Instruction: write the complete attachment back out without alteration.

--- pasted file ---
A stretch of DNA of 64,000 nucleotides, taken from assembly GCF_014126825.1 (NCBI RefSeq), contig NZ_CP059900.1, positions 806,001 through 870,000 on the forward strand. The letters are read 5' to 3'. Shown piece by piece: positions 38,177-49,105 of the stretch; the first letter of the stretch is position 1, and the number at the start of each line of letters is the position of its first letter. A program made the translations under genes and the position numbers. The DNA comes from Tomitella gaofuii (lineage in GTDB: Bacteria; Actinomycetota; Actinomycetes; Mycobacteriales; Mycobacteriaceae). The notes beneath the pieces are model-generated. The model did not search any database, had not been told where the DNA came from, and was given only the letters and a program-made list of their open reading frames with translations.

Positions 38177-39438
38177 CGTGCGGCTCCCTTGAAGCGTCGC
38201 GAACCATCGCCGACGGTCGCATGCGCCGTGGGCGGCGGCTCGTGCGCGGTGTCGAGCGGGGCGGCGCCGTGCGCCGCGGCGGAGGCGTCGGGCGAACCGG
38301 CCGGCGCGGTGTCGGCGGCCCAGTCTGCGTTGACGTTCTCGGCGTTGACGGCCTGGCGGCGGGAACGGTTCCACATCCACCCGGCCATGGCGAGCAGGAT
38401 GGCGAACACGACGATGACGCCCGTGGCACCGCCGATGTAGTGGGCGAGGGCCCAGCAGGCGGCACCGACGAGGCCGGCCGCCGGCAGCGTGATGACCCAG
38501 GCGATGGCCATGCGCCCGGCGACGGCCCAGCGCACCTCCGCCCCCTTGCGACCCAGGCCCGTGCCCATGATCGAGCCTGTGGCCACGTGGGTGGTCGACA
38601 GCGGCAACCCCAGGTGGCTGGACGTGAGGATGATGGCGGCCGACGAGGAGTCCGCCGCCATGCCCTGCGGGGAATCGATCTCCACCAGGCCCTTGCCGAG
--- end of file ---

A stretch of DNA of 64,000 nucleotides, taken from assembly GCF_014126825.1 (NCBI RefSeq), contig NZ_CP059900.1, positions 806,001 through 870,000 on the forward strand. The letters are read 5' to 3'. Shown piece by piece: positions 38,177-49,105 of the stretch; the first letter of the stretch is position 1, and the number at the start of each line of letters is the position of its first letter. A program made the translations under genes and the position numbers. The DNA comes from Tomitella gaofuii (lineage in GTDB: Bacteria; Actinomycetota; Actinomycetes; Mycobacteriales; Mycobacteriaceae). The notes beneath the pieces are model-generated. The model did not search any database, had not been told where the DNA came from, and was given only the letters and a program-made list of their open reading frames with translations.

Positions 38177-39438
38177 CGTGCGGCTCCCTTGAAGCGTCGC
38201 GAACCATCGCCGACGGTCGCATGCGCCGTGGGCGGCGGCTCGTGCGCGGTGTCGAGCGGGGCGGCGCCGTGCGCCGCGGCGGAGGCGTCGGGCGAACCGG
38301 CCGGCGCGGTGTCGGCGGCCCAGTCTGCGTTGACGTTCTCGGCGTTGACGGCCTGGCGGCGGGAACGGTTCCACATCCACCCGGCCATGGCGAGCAGGAT
38401 GGCGAACACGACGATGACGCCCGTGGCACCGCCGATGTAGTGGGCGAGGGCCCAGCAGGCGGCACCGACGAGGCCGGCCGCCGGCAGCGTGATGACCCAG
38501 GCGATGGCCATGCGCCCGGCGACGGCCCAGCGCACCTCCGCCCCCTTGCGACCCAGGCCCGTGCCCATGATCGAGCCTGTGGCCACGTGGGTGGTCGACA
38601 GCGGCAACCCCAGGTGGCTGGACGTGAGGATGATGGCGGCCGACGAGGAGTCCGCCGCCATGCCCTGCGGGGAATCGATCTCCACCAGGCCCTTGCCGAG